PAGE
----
The aptly-named Christopher Booker describes the "Seven basic plots" which form the foundation of all stories. (Before Booker published his study, I used to sit in a room with other writers and we would debate what these seven plots were). I disagree with Booker in some respects - comedy and tragedy are, I feel, too generic, and it misses out mistaken identity. But the plot of Jaws is essentially the same as the plot of Beowulf which can be seen as a metaphor for drug addiction, recuperating after an operation or escaping from an abusive relationship, and these can be summarised as Overcoming the Monster. This can be summarised as "Something is threatening to subdue an individual or a community. The protagonist eventually defeats this threat". That's the basic plot. How you tell the story and the characters that you populate it with is what's beguiling.

When I submitted an 180,000 word novel to an agent, I was told that the best length of a novel – especially for someone new to the market – was 80,000-100,000 words (around 300 pages). With our modern way of life, people generally don’t have the commitment or the attention span to read epics.

6. Not reading

Quite simply, if you are not reading, you are not preparing yourself to write. That’s the fundamental message of the creative writing degree I teach on.

I can understand established authors not wanting to read within a genre, because they want to avoid cross contamination. But every author needs to read. Novels. Short stories. Newspaper articles. Biography. Poetry. Even post it notes! (Emails and texts don’t count) How you tell your story may be influenced by many different types of writing. Read to analyse, to emulate. And to inspire your own work: what about those seven basic plots I mentioned above that may inspire scenes in your writing? I went into the Treasures of Oxford museum recently, and saw a manuscript of the Chanson de Roland - where Roland, grasping his sword Durendal, refuses to blow the horn which may call for reinforcements but which might light lead them into a trap. Or the bestiaries – descriptions of the monstrous in the lands beyond Jerusalem. Or the Book of Psalms which is over 1000 years old. These parts just scratch the surface. This is the book, not the reading. Any one of them could contribute to a story. AND what about things I've read recently ... the story of a drug dealing vagrant who seems to be in tune with mythology; or a man trying to outsmart a terrorist before succumbing to cancer ...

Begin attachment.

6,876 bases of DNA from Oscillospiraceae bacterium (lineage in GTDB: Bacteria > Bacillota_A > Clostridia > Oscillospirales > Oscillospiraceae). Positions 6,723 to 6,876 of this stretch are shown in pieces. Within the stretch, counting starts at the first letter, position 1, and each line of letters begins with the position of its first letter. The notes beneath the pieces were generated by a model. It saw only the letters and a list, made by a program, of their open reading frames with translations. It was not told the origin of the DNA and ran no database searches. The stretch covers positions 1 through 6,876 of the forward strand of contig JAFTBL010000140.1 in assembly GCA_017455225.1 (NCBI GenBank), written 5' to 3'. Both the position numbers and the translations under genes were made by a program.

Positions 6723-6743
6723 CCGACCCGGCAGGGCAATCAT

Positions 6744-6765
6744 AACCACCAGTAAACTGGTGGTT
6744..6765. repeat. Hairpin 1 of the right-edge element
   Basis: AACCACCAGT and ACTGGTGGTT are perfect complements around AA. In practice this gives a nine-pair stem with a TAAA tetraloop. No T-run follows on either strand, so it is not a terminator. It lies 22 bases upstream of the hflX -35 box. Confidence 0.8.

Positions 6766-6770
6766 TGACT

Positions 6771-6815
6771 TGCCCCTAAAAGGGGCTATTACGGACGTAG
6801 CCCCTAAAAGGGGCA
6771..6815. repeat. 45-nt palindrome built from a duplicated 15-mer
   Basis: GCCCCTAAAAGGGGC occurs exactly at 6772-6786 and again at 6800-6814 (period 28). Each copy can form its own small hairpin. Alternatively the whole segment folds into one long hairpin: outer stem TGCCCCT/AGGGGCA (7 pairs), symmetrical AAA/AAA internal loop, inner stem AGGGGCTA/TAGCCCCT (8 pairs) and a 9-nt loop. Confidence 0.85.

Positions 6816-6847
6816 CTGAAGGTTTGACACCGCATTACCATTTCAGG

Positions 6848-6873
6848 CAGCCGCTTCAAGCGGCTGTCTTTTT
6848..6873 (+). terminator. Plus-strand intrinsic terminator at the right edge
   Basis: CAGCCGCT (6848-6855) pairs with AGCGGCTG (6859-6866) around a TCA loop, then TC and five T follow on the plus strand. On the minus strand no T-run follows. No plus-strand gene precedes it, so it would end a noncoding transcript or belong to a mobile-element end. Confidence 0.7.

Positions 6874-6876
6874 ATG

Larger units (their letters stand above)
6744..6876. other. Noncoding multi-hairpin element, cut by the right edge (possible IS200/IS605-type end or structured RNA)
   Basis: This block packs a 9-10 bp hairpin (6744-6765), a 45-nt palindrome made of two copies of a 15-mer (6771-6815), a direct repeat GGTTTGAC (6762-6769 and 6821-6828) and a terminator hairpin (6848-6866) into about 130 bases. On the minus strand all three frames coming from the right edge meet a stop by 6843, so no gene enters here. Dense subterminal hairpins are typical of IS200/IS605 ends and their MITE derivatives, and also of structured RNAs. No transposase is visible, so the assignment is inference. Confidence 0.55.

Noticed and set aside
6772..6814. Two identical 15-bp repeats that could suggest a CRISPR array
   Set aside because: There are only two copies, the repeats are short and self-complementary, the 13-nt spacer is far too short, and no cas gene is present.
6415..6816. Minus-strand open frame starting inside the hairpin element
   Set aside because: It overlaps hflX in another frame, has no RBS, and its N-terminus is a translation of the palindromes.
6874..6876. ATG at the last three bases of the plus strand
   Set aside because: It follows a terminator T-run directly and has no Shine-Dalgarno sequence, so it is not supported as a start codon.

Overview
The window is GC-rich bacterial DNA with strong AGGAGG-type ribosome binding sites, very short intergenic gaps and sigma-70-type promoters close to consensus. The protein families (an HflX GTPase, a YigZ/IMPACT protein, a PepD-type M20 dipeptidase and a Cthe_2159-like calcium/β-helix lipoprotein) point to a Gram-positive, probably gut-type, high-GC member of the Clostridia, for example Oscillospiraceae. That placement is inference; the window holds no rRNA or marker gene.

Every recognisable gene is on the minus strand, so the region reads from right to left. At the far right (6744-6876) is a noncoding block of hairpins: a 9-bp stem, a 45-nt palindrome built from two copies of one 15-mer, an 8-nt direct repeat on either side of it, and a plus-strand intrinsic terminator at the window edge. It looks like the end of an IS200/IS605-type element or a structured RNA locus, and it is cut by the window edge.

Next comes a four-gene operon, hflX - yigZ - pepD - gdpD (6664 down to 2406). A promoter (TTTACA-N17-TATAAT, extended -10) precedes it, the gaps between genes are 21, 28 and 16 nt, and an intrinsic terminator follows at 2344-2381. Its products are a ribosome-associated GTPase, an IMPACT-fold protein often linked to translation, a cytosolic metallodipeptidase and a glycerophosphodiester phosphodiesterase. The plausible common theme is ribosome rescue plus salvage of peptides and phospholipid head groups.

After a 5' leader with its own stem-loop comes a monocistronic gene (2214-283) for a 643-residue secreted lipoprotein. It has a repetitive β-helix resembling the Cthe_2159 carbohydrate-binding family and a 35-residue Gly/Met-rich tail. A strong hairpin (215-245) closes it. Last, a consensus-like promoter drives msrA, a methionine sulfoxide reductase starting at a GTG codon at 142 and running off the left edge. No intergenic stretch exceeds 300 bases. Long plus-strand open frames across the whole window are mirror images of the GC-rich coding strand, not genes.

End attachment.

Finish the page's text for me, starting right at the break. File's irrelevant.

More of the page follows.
Of course, we are inspired by everything around us, but good writing comes from reading. Recognising what makes good writing. Recognising bad writing. Looking at tone. The email that I would send to a friend would be very different to the letter I would write to my grandmother. The post-it note I leave on my door or as a note in a book would be very different to the letter I might write to my MP.

Read classic writing. What has given it its status? What do literary scholars consider to be good writing? See if your favourite author has a list of their favourite writers. Have a look at them: who’s there? Charles Dickens; William Shakespeare; Dostoyevsky; Chinua Achebe; Jorge Luis Borges; Umberto Eco; Tolkien? Or a whole load of writers who you’ve never heard of? Why are your favourites reading them? Also, read out of your comfort zone. Go to your library and read writers you’ve never heard of. If you don’t like them, fine. (But ask yourself why – if you can work out how one author makes you want to sit up all night to finish reading their novel, and what another one hasn’t done which has made you want to put them down, ask yourself how you can apply that in your own work, then in a better place to be published).

7. Not taking Criticism/Listening to BAD criticism

I tell my creative writing students that the only difference between me and them is that I have had people telling me I have been doing it wrong for longer. There can be some really good criticism in these classes (I didn’t like this part, have you considered …) These groups are generally really supportive. They are made up of students who want to succeed, and they want others to succeed. Then you get others – not many – who, for whatever reason, think they can write their assignment in class and neither take on board any criticism (including from me), nor edit it in any way. I don’t know why they felt that way, whether they felt more superior to everyone in the class and didn’t need their criticism, or maybe they think thought they are too good to take on board any criticism. Honestly, though, many of them need to listen to what makes good writing and what doesn’t and then work to improve where they sit on that scale, otherwise they’ll remain unpublished for a long time.